Name: Greg Adams
Location: LA/Hollywood, CA
Profession: Trumpet Player/Arranger/Composer
Years Playing: since the age of 5
A LITTLE BIT ABOUT GREG ADAMS:
Greg Adams graduated from high school in 1970 and was planning on attending school at Berklee School of music, but instead joined a band called “Tower of Power” from Oakland, CA that was just about to put horns on their first record. He had known the members of the group for several years, and with the knowledge of Greg Adams being an arranger, they asked him to join the band when there was an opening. So, in the end, Greg Adams had to make the decision of joining a band or going to college. Tower of Power already had a recording contract and Greg really wanted to be in a band, so the group became his music education. He had the chance to do all the things he would have learned to do in school while touring and getting paid to play. “So really, that was my university, joining Tower of Power, and I stayed with them for 25 years.”
He wished he had gone to college and strongly advises anyone who wants to do music to go to college so you can get a teaching credential to have something to fall back on. “You have to be really prepared and school will teach you more about music and you want to be well versed in the language of music.”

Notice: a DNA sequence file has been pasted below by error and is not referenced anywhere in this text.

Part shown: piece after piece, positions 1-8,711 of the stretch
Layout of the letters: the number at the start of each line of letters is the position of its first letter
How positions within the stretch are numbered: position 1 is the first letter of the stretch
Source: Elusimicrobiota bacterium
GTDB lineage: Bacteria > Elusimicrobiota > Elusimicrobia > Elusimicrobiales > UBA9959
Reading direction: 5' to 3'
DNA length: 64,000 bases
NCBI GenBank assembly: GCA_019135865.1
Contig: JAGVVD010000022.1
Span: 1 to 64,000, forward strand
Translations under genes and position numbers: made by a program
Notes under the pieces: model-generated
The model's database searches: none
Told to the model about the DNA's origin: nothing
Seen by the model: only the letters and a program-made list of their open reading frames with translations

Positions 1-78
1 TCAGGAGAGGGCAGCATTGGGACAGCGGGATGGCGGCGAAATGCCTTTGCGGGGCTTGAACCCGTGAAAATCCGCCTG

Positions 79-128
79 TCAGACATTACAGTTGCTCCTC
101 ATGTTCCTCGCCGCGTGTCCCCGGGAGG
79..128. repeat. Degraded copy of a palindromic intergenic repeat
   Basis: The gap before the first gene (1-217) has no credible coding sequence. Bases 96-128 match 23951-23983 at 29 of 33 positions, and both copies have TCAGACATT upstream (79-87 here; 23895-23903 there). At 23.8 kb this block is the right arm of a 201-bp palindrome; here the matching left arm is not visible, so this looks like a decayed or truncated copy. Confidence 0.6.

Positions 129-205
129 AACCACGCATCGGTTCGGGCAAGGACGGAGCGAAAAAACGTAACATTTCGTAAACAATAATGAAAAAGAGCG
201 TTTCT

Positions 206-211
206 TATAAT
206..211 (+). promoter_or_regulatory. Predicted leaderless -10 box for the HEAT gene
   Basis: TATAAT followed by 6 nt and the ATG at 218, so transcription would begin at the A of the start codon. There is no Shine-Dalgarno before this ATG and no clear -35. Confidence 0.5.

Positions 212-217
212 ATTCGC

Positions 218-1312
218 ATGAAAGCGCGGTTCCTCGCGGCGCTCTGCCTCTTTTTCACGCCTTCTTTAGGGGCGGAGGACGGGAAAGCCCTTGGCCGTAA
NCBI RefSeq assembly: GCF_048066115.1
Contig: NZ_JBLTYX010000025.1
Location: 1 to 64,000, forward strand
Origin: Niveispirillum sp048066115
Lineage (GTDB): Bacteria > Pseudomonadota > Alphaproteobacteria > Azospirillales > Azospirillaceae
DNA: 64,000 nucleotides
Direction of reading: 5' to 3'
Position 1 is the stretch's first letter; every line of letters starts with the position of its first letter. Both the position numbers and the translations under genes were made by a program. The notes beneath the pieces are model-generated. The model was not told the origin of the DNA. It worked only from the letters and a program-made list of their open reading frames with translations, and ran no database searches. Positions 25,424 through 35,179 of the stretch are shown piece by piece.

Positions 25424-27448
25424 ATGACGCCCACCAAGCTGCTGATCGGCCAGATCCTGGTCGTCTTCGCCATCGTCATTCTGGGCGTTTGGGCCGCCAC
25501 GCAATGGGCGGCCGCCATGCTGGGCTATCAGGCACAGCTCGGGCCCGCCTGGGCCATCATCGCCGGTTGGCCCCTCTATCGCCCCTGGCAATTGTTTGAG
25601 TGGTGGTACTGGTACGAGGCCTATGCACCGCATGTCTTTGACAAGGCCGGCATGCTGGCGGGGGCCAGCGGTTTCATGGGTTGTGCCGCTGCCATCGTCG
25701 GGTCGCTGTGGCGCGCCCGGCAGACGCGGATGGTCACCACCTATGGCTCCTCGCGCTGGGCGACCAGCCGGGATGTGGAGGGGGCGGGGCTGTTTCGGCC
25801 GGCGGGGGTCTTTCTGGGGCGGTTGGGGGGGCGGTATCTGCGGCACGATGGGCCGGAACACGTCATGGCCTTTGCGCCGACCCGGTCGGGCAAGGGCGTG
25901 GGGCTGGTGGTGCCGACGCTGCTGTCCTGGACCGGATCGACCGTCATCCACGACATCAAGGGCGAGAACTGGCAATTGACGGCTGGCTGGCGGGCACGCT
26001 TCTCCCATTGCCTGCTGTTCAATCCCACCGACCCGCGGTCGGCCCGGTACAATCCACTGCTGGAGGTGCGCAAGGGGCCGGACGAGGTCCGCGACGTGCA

WHEN DID HE FIRST BEGIN SERIOUSLY STUDYING HIS INSTRUMENT?
“I started at about five years old, but I kind of dragged the horn around until I got a sound of it at about ten. In high school, I studied with several local professional musicians in the Bay area where I grew up.”
Greg Adams parents were musicians and he went to music camp every summer to play in brass bands. He was in Salvation Army brass bands playing cornet, which is where he got his classical training, but his jazz training he got from his private teachers.
His first trumpet he owned in high school. It was a French Bessen that he bought from his teacher. But he’s played on pretty much every horn since. He now plays a Monette Ajna Bb trumpet, a Bel Canto Bb trumpet and Kanstul Flugelhorn.
WHO ARE HIS GREATEST INFLUENCES?
There are a lot of people who have influenced Greg Adams, but his biggest influence was the writing of Henry Mancini. Later, while he was touring with TOP he met him, and talked to him for forty minutes. Greg Adams is also influenced Quincy Jones’ writing. As far as trumpet, he has a lot of influences, including Miles Davis and Randy Brecker, but doesn’t pattern himself after any one of two other artists.
WHO OR WHAT GAVE HIM THE CONFIDENCE TO PURSUE MUSIC AS A CAREER AS OPPOSED TO A HOBBY?
His parents… they were both musicians and they greatly encouraged him. His mom was a pianist and trombonist and his father played cornet. His parents were a large influence in letting him flourish.
WHAT IS HIS OPINION ON JOINING THE MUSICIAN’S UNION?